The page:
This letter by Ken Coghill of ART, was published in the Age on 5th February 2022.
Citizens should be the only ones making donations
By authorising political donations, company directors place themselves in an impossible position: either they have misused resources of their business for purposes other than the best interests of the business as required by corporations law, or they have attempted to corruptly influence politicians to act to the benefit of the business rather than putting the public interest first. Donations should be made only by citizens, similar to what happens in Canada.
Professor Ken Coghill, department of management and marketing, Swinburne Business School
The question of whether only citizens should make donations springs from two related issues.
First, what do corporate donations say about the corporation donating?
Second, why should anyone, other than voters on the electoral roll, be allowed to donate to anyone standing for election or to political parties in general?
What do corporate donations say about the corporation donating?
The first obligation of company directors is to acquit her or his legal duty to act in the best interests of the company.
If they have attempted to use their financial position to buy a favorable political result for themselves – soft regulation, land rezoning, or government contracts – that is corruption. If, on the other hand, such expenditure makes no difference because the political decision making system is incorruptible – then that is a sheer waste of shareholders money. Company directors cannot have it both ways.
‘Acting in the best interest of the company’ surely includes not tarnishing its good name through shady deals, regulatory capture and regulation bending. One just has to look at recent cases such as Crown Casino.
Most directors do not see donations to political parties as consistent with directors’ duties and only a tiny minority of companies actually do donate.
The enormous economic power and resources of large corporations creates huge risks that their intervention in politics can distort democracy and undermine citizens’ faith in Australia’s governance.
Company Directors should consider whether funding a political party is to either abrogate their directors’ duties to share holders not to waste money, or is intended to corrupt Australian democracy.
Why should anyone other than voters on the electoral roll be allowed to donate?
Corporations are not people. They are aggregates of people. But they do have ‘legal personality’. They have the benefit of s 124(1) of the Corporations Act 2001 (Cth), which gives them ‘the legal capacity and powers of an individual. But a legal personality in Australia is not the same thing as a ‘human personality’. It is much more circumscribed. ‘Legal persons’ do not have human rights, such as the right to be politically represented.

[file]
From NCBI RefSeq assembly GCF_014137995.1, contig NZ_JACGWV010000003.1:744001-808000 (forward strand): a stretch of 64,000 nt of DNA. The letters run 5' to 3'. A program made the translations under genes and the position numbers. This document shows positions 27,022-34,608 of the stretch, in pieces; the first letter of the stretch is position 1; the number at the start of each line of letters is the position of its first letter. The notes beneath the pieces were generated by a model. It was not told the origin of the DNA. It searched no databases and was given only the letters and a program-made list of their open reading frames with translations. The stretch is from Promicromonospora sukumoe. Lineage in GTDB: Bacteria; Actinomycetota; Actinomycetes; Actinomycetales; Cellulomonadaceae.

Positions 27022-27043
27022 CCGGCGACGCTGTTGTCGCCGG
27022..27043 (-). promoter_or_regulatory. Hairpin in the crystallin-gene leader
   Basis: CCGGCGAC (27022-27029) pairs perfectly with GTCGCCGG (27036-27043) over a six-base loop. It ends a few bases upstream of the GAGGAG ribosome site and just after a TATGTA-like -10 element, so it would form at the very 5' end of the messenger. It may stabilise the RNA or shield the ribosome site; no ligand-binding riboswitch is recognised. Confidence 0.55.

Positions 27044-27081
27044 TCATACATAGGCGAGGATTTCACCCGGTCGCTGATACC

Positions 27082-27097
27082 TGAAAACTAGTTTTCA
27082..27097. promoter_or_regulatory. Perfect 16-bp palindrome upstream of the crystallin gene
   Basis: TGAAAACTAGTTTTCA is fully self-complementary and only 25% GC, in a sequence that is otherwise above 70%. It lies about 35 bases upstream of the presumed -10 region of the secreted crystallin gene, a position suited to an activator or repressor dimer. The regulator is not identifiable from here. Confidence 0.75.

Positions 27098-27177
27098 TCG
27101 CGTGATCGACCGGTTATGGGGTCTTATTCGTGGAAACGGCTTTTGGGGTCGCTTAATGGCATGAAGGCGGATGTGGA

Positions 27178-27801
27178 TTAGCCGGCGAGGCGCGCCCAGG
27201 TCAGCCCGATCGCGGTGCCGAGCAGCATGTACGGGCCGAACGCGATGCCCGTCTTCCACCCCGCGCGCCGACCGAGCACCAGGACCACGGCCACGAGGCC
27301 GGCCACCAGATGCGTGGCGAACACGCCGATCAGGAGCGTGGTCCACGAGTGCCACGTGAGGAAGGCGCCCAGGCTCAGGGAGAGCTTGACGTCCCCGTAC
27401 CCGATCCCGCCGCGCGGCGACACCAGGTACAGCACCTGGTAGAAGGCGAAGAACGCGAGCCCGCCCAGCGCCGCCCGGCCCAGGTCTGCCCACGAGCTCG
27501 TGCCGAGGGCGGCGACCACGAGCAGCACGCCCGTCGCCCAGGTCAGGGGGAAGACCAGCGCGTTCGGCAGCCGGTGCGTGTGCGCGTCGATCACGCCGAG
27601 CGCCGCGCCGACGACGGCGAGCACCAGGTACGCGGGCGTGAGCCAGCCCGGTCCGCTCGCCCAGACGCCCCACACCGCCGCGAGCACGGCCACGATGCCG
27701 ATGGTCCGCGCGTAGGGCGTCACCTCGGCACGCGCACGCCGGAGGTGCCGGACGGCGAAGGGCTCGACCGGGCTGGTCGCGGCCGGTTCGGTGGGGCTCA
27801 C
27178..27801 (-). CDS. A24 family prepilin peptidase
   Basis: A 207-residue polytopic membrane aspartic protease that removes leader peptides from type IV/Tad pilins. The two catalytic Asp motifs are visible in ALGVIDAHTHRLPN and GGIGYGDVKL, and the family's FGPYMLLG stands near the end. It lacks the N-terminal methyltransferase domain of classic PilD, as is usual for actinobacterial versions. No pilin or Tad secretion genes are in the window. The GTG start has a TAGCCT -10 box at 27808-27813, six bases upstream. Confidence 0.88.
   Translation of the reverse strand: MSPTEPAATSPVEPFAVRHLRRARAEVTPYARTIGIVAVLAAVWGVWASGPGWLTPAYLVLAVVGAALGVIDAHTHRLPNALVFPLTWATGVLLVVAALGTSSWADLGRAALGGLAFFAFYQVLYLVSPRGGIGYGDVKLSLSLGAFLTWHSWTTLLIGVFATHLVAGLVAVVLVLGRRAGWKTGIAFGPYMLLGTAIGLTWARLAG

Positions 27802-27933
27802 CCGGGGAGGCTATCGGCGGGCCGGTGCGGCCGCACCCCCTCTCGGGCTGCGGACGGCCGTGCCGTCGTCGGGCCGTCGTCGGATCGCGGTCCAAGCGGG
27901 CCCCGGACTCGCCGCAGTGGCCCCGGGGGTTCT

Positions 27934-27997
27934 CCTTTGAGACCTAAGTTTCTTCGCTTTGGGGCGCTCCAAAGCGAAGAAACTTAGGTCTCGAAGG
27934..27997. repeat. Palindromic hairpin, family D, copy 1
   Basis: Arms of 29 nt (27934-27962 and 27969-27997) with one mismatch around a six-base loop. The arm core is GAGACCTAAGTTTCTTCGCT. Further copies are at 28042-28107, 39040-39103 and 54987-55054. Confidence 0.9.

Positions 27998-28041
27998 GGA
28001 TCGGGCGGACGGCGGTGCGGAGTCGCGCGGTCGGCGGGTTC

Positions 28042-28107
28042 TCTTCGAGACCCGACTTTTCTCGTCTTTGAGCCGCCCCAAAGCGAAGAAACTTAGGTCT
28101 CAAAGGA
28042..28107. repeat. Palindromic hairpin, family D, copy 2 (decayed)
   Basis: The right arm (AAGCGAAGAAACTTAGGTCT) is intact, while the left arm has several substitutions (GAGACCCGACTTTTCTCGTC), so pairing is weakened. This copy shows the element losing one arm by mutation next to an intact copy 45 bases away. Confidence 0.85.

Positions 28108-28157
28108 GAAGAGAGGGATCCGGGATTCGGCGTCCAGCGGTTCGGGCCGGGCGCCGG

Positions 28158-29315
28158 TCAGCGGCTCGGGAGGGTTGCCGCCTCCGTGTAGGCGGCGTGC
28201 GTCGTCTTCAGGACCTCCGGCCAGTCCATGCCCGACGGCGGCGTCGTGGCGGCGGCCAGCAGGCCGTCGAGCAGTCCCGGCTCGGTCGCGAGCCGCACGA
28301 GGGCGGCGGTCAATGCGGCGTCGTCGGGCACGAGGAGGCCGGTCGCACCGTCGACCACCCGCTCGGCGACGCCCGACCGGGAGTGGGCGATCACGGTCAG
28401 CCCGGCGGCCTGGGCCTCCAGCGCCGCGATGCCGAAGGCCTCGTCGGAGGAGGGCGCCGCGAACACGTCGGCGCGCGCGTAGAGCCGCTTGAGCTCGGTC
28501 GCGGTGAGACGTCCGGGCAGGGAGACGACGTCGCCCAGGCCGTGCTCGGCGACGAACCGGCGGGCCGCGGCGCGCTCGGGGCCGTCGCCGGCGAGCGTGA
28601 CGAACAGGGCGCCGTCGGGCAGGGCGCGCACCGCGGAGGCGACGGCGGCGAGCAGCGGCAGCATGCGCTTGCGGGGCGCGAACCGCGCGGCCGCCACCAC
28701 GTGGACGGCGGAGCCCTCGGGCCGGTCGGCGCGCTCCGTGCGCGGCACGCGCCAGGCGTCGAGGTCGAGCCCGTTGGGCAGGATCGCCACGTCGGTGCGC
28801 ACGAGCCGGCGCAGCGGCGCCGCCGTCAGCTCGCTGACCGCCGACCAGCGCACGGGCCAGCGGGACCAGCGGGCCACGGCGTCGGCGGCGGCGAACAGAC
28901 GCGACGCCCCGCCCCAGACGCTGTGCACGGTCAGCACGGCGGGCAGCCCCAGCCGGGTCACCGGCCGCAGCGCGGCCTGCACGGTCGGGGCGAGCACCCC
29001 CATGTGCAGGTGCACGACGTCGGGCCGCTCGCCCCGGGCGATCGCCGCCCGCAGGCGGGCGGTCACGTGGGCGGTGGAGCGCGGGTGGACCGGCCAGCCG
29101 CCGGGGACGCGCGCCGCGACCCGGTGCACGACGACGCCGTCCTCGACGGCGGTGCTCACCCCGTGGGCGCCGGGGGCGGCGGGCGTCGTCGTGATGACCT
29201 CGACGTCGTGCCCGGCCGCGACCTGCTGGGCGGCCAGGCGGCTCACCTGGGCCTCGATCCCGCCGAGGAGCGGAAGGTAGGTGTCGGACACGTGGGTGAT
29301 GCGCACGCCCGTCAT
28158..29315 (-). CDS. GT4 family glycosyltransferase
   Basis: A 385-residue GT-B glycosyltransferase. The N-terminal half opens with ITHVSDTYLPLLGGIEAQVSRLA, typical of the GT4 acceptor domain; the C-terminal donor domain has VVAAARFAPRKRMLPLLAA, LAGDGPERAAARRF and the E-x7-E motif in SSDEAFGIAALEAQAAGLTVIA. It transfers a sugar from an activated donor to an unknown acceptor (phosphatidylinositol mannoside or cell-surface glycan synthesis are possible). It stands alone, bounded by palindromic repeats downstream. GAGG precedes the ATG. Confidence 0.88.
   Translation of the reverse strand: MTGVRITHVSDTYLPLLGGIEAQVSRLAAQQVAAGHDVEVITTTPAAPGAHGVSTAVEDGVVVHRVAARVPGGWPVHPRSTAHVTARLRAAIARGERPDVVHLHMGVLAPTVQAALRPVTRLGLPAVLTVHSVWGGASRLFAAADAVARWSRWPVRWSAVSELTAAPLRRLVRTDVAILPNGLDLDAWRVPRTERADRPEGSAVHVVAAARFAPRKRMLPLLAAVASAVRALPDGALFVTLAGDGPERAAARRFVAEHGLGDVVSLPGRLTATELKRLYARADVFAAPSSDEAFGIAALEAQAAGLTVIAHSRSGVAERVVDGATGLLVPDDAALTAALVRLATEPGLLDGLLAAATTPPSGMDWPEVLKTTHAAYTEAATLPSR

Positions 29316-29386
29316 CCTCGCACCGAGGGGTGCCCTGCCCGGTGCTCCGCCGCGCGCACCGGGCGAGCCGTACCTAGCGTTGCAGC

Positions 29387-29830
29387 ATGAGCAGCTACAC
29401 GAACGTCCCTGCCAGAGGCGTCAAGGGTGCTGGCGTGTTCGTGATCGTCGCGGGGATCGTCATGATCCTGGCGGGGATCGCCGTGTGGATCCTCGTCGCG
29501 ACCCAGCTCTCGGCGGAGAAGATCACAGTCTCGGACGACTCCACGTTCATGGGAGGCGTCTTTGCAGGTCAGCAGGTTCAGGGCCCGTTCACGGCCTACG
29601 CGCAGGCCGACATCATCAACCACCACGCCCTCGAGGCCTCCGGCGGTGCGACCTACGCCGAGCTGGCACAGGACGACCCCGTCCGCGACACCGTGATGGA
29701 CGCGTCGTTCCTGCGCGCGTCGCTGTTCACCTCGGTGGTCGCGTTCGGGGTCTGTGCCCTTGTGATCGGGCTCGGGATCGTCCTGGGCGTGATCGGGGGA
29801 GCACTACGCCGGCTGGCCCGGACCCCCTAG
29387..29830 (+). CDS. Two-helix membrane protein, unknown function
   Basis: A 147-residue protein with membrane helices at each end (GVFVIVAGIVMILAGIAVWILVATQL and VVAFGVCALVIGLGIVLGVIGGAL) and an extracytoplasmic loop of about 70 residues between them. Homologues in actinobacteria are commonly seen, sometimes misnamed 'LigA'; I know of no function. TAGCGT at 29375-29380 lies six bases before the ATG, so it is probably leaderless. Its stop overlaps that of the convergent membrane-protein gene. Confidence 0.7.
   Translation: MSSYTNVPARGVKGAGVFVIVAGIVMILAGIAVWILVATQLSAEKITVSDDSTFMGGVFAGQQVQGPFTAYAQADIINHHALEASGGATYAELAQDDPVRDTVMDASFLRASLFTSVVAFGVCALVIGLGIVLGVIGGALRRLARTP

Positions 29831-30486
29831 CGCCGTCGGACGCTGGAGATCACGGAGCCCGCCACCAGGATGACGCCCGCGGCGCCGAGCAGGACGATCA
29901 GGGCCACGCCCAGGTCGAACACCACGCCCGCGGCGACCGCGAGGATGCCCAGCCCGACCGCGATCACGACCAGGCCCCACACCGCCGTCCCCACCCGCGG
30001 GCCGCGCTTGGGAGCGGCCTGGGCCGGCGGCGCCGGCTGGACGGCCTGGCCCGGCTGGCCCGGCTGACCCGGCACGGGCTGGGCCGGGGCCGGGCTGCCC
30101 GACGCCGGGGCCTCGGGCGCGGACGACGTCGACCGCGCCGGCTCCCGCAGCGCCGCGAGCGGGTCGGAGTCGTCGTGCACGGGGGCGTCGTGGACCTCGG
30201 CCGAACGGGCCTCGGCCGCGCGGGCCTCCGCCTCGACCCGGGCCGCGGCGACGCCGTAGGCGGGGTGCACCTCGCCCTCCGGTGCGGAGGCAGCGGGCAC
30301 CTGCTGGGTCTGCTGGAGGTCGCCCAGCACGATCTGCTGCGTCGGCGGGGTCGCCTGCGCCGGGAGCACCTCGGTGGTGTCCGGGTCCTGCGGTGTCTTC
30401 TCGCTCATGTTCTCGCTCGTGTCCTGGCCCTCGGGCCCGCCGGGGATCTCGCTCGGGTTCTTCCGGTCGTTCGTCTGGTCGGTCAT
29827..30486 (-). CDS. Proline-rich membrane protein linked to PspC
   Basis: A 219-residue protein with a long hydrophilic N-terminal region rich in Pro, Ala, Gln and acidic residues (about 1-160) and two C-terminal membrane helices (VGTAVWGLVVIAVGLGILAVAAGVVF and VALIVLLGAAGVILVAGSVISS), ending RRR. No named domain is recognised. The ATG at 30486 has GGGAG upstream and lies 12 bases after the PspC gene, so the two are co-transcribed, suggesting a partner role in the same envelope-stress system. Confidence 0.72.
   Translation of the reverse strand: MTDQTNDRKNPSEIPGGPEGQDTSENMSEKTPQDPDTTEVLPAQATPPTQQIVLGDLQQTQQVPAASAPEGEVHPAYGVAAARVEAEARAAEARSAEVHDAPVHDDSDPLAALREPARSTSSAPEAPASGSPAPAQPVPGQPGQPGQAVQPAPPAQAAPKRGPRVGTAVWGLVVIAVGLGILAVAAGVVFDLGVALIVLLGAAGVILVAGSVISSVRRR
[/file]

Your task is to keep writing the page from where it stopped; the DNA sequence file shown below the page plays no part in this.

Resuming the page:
Legal person-hood is defined differently in different jurisdictions, so in the USA, corporations have rights more closely approximating human rights.
In Canada. less so. That is why they could legislate to disallow them from making political donations.
In Canada, only people on the electoral roll can donate, and only to a maximum of CAD1,675 per year (adjusted periodically) aggregated to all parties, constituency associations and independent candidates (i.e., corporations, trade unions, associations and groups cannot make contributions).
In the words of the Quebec Court of Appeal, this ensures that citizens are central to the electoral process and prevents corporations from dominating political debate during election campaigns. There are also caps on campaign expenditure. There is public funding of a portion of campaign expenditure but at a rate effectively lower than already applies in Australia (estimated at almost four times as much).
Canada’s lower level of public funding does not seem to have harmed Canadian democracy! Indeed, the reforms decentralised fund-raising and hence control of political parties – something Australian rank and file party members would welcome.
The UK has no cap, but donations are limited to “permitted donors”, who must be registered voters or other entities registered in the UK, including companies, trade unions, building societies, friendly societies and partnerships. This too, has had a major impact on the number and size of corporate donations.
So let’s remember that donations conflict with MPs’ responsibility to act in the public interest, ahead of any other interests. Very large donations of the kind which only corporations can make, have the capacity to significantly distort and derail the public interest in favour of the private interests of a few rich corporations made politically powerful through their large donations.
ART’s recommendation is that;
Donations should be permitted only by citizens (natural persons) who are enrolled and entitled to vote in Australia.